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James P. Deely, health insurance director of the National Association of Letter Carriers, presented this report to the association's officers and directors at its 45th national convention held August 14-20, 1996, in Detroit.
Our Actuaries opposed the inclusion of a "Chiropractor" in our definition of a "doctor" when the Plan was established in 1960. In an effort to make available as many practitioners as possible, we persuaded our professional consultants to accept our point of view. Chiropractic was recognized.
Almost from the inception of the program we encountered trouble with chiropractic claims. Expenses were submitted for X-rays that could not be interpreted, due to the poor technical quality of the films; claims were made for treatment of measles, mumps, heart trouble, mental retardation, female disorders and sundry other ailments. None of these conditions has any medical relationship to vertebral subluxations or spinal misalignments.
For the contract term beginning November 1, 1964, clarifying language relating to chiropractic was put in our brochure. The new language was not a change in benefits; it simply clarified the benefits allowable. Recognition of chiropractic was never intended to cover any expenses beyond spinal adjustments by hands of vertebral subluxations or misalignments. As is the case in all other types of claims, the Plan reserved the right to require x-rays to demonstrate the presence of the diagnosis.
In the interim, the problem became worse instead of better.
Early in December 1964, several other employee organizations suggested we join them in a meeting with the national officers of the two major Chiropractic groups. On December 8-9, 1964, we did participate in a conference with leaders of the American Chiropractic Association and the International Chiropractors Association. This meeting developed the interesting and significant fact that our problems with chiropractic were identical to those of the other participating plans.
After a frank and complete review of the situation, both associations issued bulletins to their respective membership. It is doubtful if anyone of the employee representatives could express the problem more clearly or succinctly than did the two chiropractic associations.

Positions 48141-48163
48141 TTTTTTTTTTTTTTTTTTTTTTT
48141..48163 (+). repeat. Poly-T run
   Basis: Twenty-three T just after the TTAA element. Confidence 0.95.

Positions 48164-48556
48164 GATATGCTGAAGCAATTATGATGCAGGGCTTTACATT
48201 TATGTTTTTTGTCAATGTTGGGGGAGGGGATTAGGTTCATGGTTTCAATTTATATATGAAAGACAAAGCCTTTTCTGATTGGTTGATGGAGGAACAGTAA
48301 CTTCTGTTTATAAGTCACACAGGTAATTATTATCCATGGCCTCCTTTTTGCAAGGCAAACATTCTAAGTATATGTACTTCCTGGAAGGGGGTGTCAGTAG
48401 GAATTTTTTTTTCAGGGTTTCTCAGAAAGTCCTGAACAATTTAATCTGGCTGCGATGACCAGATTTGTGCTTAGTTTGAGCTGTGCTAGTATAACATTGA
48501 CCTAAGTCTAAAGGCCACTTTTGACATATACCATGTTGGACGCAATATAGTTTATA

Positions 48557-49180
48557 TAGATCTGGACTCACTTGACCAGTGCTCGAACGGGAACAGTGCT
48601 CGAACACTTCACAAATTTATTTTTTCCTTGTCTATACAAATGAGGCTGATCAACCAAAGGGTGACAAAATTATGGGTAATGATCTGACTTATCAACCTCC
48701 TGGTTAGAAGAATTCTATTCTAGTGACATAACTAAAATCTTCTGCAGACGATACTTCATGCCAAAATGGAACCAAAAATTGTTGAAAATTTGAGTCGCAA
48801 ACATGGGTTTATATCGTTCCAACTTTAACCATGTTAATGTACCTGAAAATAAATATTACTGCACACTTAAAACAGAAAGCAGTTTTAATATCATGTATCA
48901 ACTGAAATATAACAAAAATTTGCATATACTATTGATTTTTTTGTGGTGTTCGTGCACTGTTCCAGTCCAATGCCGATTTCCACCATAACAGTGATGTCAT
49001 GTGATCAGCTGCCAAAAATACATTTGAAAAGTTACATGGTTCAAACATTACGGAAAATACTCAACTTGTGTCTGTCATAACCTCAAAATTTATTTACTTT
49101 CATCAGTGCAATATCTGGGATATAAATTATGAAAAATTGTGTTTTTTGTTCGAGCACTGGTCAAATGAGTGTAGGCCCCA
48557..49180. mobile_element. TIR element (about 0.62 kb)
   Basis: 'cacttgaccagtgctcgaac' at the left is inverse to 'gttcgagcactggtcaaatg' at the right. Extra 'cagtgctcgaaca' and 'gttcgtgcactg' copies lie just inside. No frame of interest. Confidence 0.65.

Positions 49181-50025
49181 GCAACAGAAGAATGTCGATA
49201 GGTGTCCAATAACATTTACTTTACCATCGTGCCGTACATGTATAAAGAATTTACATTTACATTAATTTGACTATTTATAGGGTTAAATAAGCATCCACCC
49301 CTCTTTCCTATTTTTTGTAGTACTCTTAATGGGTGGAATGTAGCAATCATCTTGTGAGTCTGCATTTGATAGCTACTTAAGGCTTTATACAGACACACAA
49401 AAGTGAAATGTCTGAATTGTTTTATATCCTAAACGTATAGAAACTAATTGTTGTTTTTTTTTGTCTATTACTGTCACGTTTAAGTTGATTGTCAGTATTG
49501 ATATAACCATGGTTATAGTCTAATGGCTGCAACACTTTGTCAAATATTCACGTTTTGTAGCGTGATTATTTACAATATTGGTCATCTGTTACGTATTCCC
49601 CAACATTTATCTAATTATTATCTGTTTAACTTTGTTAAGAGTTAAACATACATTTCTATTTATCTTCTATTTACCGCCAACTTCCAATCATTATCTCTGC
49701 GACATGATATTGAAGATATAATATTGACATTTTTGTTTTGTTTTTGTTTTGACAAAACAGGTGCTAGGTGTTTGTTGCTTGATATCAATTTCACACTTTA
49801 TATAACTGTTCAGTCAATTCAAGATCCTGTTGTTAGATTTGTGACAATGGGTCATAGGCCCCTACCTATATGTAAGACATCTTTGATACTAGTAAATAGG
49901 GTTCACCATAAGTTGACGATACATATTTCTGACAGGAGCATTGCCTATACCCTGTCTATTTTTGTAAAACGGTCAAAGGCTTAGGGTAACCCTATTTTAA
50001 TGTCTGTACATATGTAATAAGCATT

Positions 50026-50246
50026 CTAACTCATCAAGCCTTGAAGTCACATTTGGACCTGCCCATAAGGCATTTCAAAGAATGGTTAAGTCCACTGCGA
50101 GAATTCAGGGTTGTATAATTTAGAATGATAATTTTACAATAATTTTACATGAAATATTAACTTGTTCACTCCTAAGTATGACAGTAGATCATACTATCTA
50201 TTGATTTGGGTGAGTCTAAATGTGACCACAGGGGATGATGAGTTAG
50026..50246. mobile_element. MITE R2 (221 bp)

The bulletin of the American Chiropractic Association stated:
We were invited to the meeting to impress upon us the urgency and the need for adequate cost control to counteract the many claims abuses by members of our profession. We are amazed at the number of fantastic claims and cases which were shown to us to justify the urgency of the situation.
The International Chiropractors Association reported:
It is no secret that most insurance carrier complaints stem from three major abuses: (1) Excessive charges; (2) Practices beyond analysis, x-ray and spinal adjustment, and (3) Prolonged care and excessive office calls.
The leaders of both ACA and ICA made repeated efforts to impress upon their membership the gravity of the situation, and the need to halt and prevent further abuses of insurance benefits. For reasons I cannot explain, these efforts produced no discernible improvement.
By mid-1965, we were convinced that it would be a greater disservice to our member to continue recognition of chiropractors than to eliminate them from our contract. If recognition continued, and the abuses also continued, the inevitable result would be financial disaster for many of our members. That is to say, some chiropractors would continue to furnish treatment for services not covered under the contract which, in turn, would result in the member literally "holding the bag" for incurred expenses that were not insurable, although the chiropractor would have every right to expect payment from the patient.
In commenting on this subject, one fact should be emphasized. It is a matter of record that we not only engaged the professional services of disinterested medical consultants to interpret x-rays in dispute, but we also made the same x-rays (and related claim data) available to representatives of both chiropractic groups.
One incident will dramatize the problem confronting me as Director of our Plan. At our invitation, representatives of both ACA and ICA met in our office with one of the most reputable radiologists in the area, whom we had engaged on a temporary consultant basis. Our doctor (medical) presented 20 sets of X-rays that had been submitted by chiropractors. Each film was purported to show a subluxation; in several instances, four to six subluxations had been diagnosed in a single X-ray. One after another, each film was placed in the view box. The chiropractic representatives, including a radiologist of their own selection, were invited to point out the subluxations. Not a single one was identified. Nor did the chiropractic representatives offer a solitary comment.
Effective January 1, 1966, the brochure was amended to delete a "Chiropractor" in the Plan's definition of a "doctor."
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